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In cosmic connectivity news, a hotspot of powerful, ultrahigh-energy particles may help scientists answer a century-old question: can we get a decent wi-fi signal in Ursa Major?

Gordon Thomson, of the University of Utah, worked with a team of scientists to capture 72 cosmic rays over a period of five years.  The signals were captured by the Telescope Array cosmic ray observatory, an isolated pavillion with a solar panel on the roof next to a telephone pole (above).  (Disclaimer: Based on the lack of reference points, this might just be an uncomfortable lounge chair.)

Thomson is the co-principle investigator for the Telescope Array observatory.  “Our main principle is ‘No findings, no grant money’.  Our co-principle is ‘Don’t be too specific.’  That’s where I come in.  I make sure that our findings are vague enough that they can’t be contradicted.”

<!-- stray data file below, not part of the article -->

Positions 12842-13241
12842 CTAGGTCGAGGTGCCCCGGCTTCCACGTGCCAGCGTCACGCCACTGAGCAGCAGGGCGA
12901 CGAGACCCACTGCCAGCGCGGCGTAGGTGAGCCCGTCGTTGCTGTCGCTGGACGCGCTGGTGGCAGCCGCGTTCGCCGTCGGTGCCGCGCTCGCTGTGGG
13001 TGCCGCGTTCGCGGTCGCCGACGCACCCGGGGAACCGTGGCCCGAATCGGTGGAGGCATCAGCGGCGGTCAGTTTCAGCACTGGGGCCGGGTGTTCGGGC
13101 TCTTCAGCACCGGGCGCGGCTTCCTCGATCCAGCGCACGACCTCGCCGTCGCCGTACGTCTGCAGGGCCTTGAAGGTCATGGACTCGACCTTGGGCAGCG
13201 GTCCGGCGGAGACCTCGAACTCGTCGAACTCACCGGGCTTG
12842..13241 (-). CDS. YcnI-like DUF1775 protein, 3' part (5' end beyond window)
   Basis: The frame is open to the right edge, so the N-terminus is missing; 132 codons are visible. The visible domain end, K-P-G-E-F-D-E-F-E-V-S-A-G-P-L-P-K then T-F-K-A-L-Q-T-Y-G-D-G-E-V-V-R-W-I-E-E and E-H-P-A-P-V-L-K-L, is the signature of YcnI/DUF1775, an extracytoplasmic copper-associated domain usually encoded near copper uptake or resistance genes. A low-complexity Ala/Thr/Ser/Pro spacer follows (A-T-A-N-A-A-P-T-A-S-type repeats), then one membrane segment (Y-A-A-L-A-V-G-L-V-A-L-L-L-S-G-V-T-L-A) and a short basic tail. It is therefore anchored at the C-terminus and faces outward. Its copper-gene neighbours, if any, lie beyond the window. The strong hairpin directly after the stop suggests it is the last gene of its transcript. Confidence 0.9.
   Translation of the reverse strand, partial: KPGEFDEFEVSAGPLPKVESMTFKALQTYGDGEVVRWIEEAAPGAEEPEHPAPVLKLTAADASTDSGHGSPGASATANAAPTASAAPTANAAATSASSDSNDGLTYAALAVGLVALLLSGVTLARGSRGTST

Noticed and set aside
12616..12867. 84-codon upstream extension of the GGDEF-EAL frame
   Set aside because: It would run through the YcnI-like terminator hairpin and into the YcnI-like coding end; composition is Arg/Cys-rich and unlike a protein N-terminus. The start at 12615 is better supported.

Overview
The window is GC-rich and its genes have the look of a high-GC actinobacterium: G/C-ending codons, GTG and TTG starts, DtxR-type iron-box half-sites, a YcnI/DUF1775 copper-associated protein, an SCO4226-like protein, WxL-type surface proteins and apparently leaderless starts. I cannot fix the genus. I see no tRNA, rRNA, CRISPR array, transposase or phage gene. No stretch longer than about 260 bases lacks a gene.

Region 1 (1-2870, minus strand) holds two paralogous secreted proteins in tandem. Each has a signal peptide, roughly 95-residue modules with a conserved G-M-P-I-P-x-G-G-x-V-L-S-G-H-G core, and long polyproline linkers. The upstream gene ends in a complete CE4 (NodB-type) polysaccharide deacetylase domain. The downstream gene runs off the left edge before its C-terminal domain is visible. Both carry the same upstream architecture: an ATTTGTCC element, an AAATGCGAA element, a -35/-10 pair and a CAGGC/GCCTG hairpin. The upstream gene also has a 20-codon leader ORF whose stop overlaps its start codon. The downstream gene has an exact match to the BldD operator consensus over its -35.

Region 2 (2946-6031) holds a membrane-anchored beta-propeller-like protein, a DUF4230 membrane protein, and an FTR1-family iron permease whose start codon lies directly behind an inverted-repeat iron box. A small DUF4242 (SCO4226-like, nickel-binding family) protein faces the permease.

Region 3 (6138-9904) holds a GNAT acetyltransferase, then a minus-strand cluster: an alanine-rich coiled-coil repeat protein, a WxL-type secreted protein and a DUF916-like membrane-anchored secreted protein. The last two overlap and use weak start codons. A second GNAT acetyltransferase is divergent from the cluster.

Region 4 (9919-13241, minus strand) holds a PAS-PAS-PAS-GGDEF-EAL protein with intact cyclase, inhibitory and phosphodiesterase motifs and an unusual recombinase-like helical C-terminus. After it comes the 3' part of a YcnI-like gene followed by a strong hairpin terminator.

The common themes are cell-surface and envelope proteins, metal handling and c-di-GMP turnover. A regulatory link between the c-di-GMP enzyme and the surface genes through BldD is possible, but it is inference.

Asked to describe his findings, Thomson said, “All we see is a blob in the sky, and inside this blob there is all sorts of stuff — various types of objects.”  He added,  “Now we know where to look,” referring to the blob of stuff and objects.  Continue reading